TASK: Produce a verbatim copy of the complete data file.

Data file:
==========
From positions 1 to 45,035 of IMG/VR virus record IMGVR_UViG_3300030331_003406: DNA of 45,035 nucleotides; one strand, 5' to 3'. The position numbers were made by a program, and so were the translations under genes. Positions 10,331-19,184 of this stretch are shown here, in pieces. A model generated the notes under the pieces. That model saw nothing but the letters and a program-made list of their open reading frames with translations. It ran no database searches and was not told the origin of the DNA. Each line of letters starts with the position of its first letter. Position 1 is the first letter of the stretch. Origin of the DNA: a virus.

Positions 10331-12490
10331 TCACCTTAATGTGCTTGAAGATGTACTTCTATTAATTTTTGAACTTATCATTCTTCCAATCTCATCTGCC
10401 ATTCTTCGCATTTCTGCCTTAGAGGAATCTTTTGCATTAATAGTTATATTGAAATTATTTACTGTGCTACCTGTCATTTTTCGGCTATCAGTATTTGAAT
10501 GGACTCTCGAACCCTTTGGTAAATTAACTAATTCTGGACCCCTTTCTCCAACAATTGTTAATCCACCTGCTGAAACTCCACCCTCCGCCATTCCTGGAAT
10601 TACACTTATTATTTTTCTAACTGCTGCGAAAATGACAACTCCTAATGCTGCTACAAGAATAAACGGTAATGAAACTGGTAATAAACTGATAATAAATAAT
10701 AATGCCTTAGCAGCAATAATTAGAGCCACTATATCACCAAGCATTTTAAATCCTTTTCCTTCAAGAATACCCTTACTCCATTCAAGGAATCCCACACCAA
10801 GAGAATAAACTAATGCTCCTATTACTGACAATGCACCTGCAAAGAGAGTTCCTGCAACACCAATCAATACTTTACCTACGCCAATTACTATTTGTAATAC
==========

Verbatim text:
From positions 1 to 45,035 of IMG/VR virus record IMGVR_UViG_3300030331_003406: DNA of 45,035 nucleotides; one strand, 5' to 3'. The position numbers were made by a program, and so were the translations under genes. Positions 10,331-19,184 of this stretch are shown here, in pieces. A model generated the notes under the pieces. That model saw nothing but the letters and a program-made list of their open reading frames with translations. It ran no database searches and was not told the origin of the DNA. Each line of letters starts with the position of its first letter. Position 1 is the first letter of the stretch. Origin of the DNA: a virus.

Positions 10331-12490
10331 TCACCTTAATGTGCTTGAAGATGTACTTCTATTAATTTTTGAACTTATCATTCTTCCAATCTCATCTGCC
10401 ATTCTTCGCATTTCTGCCTTAGAGGAATCTTTTGCATTAATAGTTATATTGAAATTATTTACTGTGCTACCTGTCATTTTTCGGCTATCAGTATTTGAAT
10501 GGACTCTCGAACCCTTTGGTAAATTAACTAATTCTGGACCCCTTTCTCCAACAATTGTTAATCCACCTGCTGAAACTCCACCCTCCGCCATTCCTGGAAT
10601 TACACTTATTATTTTTCTAACTGCTGCGAAAATGACAACTCCTAATGCTGCTACAAGAATAAACGGTAATGAAACTGGTAATAAACTGATAATAAATAAT
10701 AATGCCTTAGCAGCAATAATTAGAGCCACTATATCACCAAGCATTTTAAATCCTTTTCCTTCAAGAATACCCTTACTCCATTCAAGGAATCCCACACCAA
10801 GAGAATAAACTAATGCTCCTATTACTGACAATGCACCTGCAAAGAGAGTTCCTGCAACACCAATCAATACTTTACCTACGCCAATTACTATTTGTAATAC